Using zoning to promote affordable housing in St. Petersburg

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St. Petersburg, Jillian Bandes, who works at her family’s firm, Bandes Construction, is as eloquent as any non-profit advocate on how a home leads to better outcomes for people whether in education,

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She founded a local chapter of Yes in My Backyard, a national effort to change laws to make housing more affordable and accessible, and has asked the St. Petersburg Chamber of Commerce to support it. (YIMBY encompasses a mix of free-market approaches and government mandates to add housing. Market Urbanism, another approach, is libertarian in outlook.)

But she sees a private-sector solution ‘ easing regulation to allow for more units per acre. St. Petersburg’s skyline should taper from high-rises in the city center to mid-rises to low-rise, multi-unit buildings in near-in neighborhoods. This upzoning to allow three units on a lot instead of one drives down the cost per unit by square foot by 15 percent to 20 percent and the sales price per unit or rent price by as much as 20 percent, she says.

Publisher: Tampa Bay Times
Date: 2020-10-15T15:51:53.421Z
Twitter: @TB_Times
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While you’re here, how about this:

2020 Vote: Florida State Representatives

As part of the Gabber’s election coverage, we’re reviewing lesser-known races to help voters make a more informed choice in November.’

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The Gabber asked each candidate questions compiled by our editorial staff. Answers have been edited for style and length. Read more of the Gabber’s election’s coverage at ‘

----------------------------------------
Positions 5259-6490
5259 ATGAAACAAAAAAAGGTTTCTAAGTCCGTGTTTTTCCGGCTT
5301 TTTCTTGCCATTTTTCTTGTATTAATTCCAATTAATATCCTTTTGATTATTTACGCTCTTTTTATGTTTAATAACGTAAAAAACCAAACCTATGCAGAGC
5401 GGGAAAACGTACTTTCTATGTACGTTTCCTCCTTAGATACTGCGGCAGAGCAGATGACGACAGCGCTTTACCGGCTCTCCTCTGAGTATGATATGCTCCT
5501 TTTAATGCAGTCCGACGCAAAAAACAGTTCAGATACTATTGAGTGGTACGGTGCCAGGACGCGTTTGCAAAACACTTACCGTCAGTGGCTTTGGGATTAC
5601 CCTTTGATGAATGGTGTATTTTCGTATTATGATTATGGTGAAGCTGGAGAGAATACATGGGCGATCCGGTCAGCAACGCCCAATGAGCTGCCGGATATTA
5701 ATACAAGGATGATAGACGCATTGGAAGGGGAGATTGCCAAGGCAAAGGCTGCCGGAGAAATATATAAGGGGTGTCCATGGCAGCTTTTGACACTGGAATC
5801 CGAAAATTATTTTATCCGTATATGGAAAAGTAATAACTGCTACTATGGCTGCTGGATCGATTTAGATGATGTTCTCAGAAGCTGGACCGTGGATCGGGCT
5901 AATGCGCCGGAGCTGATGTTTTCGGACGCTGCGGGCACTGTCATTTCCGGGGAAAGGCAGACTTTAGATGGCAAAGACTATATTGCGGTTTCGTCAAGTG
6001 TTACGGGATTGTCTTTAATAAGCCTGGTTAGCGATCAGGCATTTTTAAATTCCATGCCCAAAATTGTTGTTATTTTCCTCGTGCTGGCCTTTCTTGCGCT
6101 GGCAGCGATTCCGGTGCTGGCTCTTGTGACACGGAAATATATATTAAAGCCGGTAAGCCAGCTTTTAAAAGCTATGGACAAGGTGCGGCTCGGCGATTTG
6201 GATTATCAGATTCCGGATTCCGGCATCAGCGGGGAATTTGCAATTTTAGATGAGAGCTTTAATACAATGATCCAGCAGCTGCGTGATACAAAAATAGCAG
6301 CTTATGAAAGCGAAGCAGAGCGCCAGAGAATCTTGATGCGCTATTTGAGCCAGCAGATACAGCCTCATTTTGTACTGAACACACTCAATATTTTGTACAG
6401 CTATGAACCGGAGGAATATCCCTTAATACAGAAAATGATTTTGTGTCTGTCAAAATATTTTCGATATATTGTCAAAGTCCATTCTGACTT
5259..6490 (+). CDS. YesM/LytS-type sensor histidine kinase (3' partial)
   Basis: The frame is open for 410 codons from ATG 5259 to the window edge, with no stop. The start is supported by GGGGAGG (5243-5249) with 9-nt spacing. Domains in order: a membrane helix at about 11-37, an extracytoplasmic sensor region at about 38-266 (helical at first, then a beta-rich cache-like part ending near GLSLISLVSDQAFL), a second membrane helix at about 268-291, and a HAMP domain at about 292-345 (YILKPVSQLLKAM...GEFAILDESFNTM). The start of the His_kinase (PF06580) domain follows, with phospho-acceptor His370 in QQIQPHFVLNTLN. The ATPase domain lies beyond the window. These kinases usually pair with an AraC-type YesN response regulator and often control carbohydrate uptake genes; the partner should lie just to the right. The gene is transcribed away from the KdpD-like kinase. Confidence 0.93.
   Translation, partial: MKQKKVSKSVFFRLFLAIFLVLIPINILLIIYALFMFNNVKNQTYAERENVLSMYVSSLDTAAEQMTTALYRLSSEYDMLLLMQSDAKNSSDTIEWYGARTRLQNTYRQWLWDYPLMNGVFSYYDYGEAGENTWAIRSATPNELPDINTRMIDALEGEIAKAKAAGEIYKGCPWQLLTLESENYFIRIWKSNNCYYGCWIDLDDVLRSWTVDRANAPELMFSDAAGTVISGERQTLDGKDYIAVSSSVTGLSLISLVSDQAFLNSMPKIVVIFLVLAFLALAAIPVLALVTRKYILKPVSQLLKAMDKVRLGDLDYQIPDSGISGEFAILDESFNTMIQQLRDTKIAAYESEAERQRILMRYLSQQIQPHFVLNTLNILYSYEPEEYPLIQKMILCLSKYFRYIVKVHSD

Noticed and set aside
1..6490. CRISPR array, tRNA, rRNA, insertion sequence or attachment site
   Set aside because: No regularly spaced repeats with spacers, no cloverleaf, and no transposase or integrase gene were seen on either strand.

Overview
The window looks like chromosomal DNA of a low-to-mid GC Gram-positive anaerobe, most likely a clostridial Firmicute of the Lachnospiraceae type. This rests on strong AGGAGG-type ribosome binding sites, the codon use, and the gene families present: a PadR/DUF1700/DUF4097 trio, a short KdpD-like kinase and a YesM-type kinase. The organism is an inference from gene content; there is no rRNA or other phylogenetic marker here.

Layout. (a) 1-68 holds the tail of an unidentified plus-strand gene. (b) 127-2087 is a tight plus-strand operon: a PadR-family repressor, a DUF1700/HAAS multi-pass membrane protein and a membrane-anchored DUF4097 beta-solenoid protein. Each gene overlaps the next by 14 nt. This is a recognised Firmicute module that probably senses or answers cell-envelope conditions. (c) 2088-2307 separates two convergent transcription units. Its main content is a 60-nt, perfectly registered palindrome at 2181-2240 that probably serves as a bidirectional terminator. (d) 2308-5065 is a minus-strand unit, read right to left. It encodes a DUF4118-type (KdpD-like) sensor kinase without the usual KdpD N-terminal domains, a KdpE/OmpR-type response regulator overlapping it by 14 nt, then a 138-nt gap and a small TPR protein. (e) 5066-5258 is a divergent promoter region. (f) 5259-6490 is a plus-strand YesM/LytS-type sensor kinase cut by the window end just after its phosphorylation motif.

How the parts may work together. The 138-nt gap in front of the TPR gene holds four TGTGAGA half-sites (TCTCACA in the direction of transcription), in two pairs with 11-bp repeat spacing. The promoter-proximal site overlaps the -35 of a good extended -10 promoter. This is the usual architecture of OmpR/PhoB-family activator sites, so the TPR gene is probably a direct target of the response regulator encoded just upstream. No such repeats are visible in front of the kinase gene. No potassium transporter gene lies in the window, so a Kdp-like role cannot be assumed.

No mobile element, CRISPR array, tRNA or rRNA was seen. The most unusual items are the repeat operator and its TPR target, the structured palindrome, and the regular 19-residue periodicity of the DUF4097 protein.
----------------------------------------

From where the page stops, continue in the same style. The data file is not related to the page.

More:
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Florida State Representatives introduce and vote on bills that represent the interests of the people who live in their voting district, and work closely with city mayors to ensure accurate representation in the decision-making process.’

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Affordable housing project in Pasadena Bear Creek area wins approval

The St. Petersburg City Council unanimously approved a plan clearing the way for an affordable housing development in the Pasadena Bear Creek area.

City Council approval came after a nearly five-hour hearing Thursday night. Dozens of neighborhood residents spoke against the development, most of them saying it was not compatible with the character of the area and would damage property values.

‘We have proven our properties become neighborhood assets,’ said Scott Macdonald, chief financial officer of Blue Sky Communities, the Tampa developer behind the project.

The development would be a four-story apartment building with 85 units for people age 55 and over, said Don Mastry, an attorney at Trenam who represented both Blue Sky Communities and Grace Connection Church. Blue Sky has a contract to buy the 4.6 acres at 635 64th St. S. currently owned by the church.

Publisher: St Pete Catalyst
Date: 2020-08-14T13:16:22-05:00
Author: Author link
Reference: Visit Source (Read Article)